Q What efforts have you made on a regular basis to promote your site? A We have a variety of online banners that run on MSNBC, AOL, Yahoo! and a number of other sites. We engage in offline advertising and run a variety of promotions, such as a gift with purchase for first time customers. In the future, we are going to test freestanding inserts in newspapers. It is a little bit of trial in all different dimensions.
Q Were you prepared for this degree of commitment, or did you learn as you went along? A I started another company within Microsoft called MSNBC. After that experience, I totally understood what it meant to build and develop a start-up from scratch. I knew what I was getting into. That part, the effort, time, energy, focus and commitment required, was not a surprise.
Q What has been your biggest surprise in doing business online? A I don’t know that there has been one big surprise. We have tried lots of different activities with consumers to get them to use Drugstore.com, and some have worked better than others. I think that the biggest surprise continues to be the skepticism I see on the part of existing brick-and-mortar chains or existing manufacturers. I believe that some of them in their heart of hearts are in a “wait-and-see” mode as to whether consumers will really accept shopping online for this class of goods.
Q What type of store software products are you using on your site? A We focused on using an NT platform for our Web servers and have built most of the Web infrastructure on our own. We also looked at lots of packages out there and decided that we could do a better job on our own. We have integrated with a number of transaction based systems for warehouse management and shipping management, and Peoplesoft for financial and payables/receivables.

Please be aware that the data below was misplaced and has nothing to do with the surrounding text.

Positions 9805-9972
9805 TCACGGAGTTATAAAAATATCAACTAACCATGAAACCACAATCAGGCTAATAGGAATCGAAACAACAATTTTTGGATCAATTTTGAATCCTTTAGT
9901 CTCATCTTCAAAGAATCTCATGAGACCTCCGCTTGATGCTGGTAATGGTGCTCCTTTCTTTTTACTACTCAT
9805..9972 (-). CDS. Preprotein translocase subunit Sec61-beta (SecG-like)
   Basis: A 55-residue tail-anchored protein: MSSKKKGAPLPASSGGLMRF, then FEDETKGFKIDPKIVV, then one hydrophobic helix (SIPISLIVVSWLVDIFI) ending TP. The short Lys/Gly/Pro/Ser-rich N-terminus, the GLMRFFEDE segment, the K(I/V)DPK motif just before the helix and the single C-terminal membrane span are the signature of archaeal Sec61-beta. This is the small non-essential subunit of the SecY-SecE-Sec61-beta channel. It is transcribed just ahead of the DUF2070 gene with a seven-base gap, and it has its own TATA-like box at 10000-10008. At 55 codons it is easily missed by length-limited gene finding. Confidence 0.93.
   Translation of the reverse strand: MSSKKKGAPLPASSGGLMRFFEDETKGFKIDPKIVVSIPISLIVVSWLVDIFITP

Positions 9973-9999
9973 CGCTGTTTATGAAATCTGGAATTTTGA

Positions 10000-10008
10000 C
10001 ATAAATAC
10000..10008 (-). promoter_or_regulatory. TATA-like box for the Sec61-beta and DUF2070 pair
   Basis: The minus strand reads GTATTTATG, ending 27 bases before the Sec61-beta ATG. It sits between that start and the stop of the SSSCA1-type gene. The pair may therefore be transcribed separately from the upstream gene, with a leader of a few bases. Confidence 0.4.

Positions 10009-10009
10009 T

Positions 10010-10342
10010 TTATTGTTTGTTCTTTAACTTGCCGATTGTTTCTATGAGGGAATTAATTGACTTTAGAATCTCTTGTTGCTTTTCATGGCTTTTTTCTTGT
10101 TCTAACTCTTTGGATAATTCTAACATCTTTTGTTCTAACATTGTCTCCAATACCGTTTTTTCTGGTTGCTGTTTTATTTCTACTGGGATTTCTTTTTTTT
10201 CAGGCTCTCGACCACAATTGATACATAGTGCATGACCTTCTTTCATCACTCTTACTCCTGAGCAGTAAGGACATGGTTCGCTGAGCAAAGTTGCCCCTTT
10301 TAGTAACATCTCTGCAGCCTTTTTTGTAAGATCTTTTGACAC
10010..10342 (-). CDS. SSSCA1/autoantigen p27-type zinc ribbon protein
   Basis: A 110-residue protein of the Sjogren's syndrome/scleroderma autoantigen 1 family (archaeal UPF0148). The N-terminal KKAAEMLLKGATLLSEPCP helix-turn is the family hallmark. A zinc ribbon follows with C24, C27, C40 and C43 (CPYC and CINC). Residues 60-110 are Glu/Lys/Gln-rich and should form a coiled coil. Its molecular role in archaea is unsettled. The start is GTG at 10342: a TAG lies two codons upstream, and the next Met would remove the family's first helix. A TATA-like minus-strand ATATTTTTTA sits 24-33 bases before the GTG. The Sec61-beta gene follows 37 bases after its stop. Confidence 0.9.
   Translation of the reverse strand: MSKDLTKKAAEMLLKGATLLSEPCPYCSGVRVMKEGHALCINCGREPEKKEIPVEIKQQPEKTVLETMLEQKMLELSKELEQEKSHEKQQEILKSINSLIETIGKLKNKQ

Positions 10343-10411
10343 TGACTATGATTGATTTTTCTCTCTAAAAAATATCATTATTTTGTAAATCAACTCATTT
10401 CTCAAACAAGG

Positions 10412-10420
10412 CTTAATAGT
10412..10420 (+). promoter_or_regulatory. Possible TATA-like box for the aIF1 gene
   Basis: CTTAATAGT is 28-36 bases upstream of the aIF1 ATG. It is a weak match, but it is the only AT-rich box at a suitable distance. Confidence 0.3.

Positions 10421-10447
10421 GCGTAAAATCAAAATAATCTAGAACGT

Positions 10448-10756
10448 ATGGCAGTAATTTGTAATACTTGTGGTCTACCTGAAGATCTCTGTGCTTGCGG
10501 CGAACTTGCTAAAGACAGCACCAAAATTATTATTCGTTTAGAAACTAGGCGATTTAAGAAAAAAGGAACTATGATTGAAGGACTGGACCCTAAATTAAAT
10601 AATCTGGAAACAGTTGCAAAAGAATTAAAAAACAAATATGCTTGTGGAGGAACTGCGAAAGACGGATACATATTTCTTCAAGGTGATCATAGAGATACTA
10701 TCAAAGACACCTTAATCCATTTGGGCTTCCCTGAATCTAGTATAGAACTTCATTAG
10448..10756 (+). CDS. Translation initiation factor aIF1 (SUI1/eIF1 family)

Q Where do you see your business one year from now? A Big. We are growing fast. From my perspective, our most important goal is to continue to satisfy our customers and build a loyal long-term relationship with them. The repeat business is very important to us. We want to continually improve and do a better job serving our customers, identifying them and ways that they can save time and money and see that they have an enjoyable experience.
Q Some people have said that selling over the Web is more challenging because of low barriers to entry. Do you agree or disagree? A In our business, there really isn’t a low barrier to entry. The reason is that in order to be a pharmacy, you have to be registered in all 50 states, solve the insurance problem, hire pharmacists, build a pharmacy, work flow systems, et cetera. So the notion that there are low barriers to entry is quite wrong in the drugstore business.